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Harrisburg telegraph. [volume] (Harrisburg, Pa.) 1879-1948, March 07, 1916, Image 9

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'Tiz" is grand for aching, swol
len, tender, calloused feet
or corns.
Ah! what relief. No more tired feet;
no more burning feet: no more swol
len, aching, tender, sweaty feet. No
more soreness in corns, callouses,
No matter what ails your feet, or
what under the sun you've tried with
out getting relief, just tise "Tiz." "Tiz"
Is the only remedy that draws out all ;
the poisonous exudations which puff I
up the feet. "Tiz" cures your footi
trouble so you'll never limp or draw
up your face In pain. Your shoes
won't seem tight and your feet will
never, never hurt or get soro and
swollen. Think of it, no more foot
misery, no more agony from corns,
callouses or bunions.
Get a 25-cent box at any drug store
or department store and get instant
relief. Wear smaller shoes. Just
once try "Tiz." Get a whole year's
foot comfort for only 25 cents. Think
of it.
Attorney John Armstrong Herman,
of this city, will attend a dinner this
evening given by Mrs. Fitz Chandler
and Mrs. Potter, of Philadelphia, prior
to the Bal-Masque.
and Arizona
Tickets on sale daily
_March2s to April 14
Chicago HO 50
. (pti
Modern \
tourist \"' /
sleepers ' 'S
and chair cars
on fast Santa Fe trains.
Personally conducted
Tourist sleepers three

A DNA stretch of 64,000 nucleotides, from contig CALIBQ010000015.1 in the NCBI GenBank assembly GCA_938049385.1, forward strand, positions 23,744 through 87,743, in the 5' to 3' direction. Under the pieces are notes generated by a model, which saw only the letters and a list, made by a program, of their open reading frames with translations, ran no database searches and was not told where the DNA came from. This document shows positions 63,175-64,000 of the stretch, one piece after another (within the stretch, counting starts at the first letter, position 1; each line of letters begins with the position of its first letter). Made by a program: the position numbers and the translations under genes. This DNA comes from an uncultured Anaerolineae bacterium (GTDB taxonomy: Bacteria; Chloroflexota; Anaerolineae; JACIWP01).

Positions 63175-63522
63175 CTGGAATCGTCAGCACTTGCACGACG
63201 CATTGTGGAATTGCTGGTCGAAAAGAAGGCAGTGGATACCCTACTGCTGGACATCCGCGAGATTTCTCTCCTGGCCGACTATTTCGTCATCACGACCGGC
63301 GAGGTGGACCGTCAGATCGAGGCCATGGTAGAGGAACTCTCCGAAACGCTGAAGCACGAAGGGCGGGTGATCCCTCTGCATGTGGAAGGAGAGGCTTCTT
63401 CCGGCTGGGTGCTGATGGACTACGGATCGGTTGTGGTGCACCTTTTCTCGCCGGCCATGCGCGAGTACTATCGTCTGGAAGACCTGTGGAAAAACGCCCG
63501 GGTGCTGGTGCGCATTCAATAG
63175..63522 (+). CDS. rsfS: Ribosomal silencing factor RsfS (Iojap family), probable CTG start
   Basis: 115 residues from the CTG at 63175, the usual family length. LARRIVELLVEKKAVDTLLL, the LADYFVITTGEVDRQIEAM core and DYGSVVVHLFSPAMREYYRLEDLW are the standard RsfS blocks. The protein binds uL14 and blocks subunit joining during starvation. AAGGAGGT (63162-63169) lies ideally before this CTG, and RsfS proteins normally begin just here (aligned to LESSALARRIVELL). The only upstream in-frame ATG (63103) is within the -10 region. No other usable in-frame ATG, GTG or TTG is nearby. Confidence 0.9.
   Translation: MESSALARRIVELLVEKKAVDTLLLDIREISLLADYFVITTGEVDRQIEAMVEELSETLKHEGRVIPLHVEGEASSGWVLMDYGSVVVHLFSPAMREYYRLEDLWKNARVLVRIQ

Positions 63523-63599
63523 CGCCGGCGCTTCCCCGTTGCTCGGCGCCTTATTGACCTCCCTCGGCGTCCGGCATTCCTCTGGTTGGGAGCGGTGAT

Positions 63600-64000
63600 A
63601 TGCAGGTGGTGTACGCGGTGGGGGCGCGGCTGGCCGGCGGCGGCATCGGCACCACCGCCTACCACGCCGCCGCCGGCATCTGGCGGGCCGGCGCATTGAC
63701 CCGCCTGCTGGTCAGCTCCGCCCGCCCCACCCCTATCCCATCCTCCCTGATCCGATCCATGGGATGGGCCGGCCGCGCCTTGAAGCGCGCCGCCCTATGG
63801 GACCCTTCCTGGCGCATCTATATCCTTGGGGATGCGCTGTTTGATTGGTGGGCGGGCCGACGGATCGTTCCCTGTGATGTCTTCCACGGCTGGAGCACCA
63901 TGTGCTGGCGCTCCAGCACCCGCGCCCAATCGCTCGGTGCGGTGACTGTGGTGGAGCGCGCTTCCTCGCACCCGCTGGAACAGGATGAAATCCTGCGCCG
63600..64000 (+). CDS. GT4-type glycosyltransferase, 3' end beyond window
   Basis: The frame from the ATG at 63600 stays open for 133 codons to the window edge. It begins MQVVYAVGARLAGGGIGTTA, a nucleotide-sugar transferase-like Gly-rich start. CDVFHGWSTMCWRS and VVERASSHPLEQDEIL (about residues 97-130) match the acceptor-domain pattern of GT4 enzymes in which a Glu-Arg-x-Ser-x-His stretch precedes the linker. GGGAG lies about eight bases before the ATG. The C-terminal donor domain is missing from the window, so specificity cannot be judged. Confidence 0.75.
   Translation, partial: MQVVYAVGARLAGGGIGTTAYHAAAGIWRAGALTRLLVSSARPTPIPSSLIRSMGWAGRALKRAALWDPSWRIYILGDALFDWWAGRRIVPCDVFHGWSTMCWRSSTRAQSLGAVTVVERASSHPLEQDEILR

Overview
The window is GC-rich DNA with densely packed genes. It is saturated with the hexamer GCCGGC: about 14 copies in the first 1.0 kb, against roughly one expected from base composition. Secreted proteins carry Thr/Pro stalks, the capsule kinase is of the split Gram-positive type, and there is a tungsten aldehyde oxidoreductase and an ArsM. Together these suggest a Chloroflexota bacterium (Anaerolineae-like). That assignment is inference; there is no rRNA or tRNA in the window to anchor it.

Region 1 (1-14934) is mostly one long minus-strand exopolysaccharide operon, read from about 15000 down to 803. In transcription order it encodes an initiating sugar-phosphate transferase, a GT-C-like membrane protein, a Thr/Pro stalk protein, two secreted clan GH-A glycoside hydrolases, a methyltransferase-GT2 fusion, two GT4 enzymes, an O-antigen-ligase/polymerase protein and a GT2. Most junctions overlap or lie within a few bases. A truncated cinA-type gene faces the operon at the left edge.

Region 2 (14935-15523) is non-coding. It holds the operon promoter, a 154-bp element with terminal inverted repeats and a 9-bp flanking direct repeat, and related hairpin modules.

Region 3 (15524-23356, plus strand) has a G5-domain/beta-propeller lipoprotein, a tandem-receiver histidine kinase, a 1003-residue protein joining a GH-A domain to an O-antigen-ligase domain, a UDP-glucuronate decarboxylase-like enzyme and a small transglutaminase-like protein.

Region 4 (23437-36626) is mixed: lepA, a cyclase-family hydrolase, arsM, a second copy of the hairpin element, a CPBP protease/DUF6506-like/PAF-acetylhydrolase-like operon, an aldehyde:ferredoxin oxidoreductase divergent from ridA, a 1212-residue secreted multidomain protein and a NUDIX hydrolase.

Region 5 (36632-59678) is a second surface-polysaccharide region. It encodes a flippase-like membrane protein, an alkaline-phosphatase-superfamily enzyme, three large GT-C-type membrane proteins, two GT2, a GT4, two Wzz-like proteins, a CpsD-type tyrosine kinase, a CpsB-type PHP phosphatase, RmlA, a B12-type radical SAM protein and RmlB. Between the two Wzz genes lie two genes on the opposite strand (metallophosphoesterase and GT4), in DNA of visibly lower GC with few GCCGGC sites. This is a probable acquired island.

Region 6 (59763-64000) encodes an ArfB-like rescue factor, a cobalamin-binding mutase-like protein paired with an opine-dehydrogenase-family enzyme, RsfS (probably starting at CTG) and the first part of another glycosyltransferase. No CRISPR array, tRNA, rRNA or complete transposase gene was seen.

times a week.
Fred Harvey me«l service.
AJso rrite to C. L. Bc»zravf*. Gen. Coloniittion Agt, j
# 2301 Railway Exctmiiffp, <
for Arizona and San Joaquin Valley laud folders
Write or call for details.
S. B. St. John. G. A.,
711 Chestnut St.,
I'hiladelphia, PA.
Uric Acid in meat excites Kidneys
and Irritates the
Noted Authority says we must
flush Kidneys with Salts
if Back hurts.
We are a nation of meat eaters and
our blood Is filled with uric acid, says a
well-known authority, who warns us to
be constantly on guard against kidney
The kidneys do their utmost to free
the blood of this irritating acid, but
become weak from the overwork; they
set sluggish; the climinative tissues
clog and thus the waste is retained in
the blood to poison the entire system.
When your kidneys ache and feel
like lumps of lead, and you have
stinging pains in the back or the urine
is cloudy, full of sediment, or the
bladder is irritable, obliging you to
•seek relief during the night; when you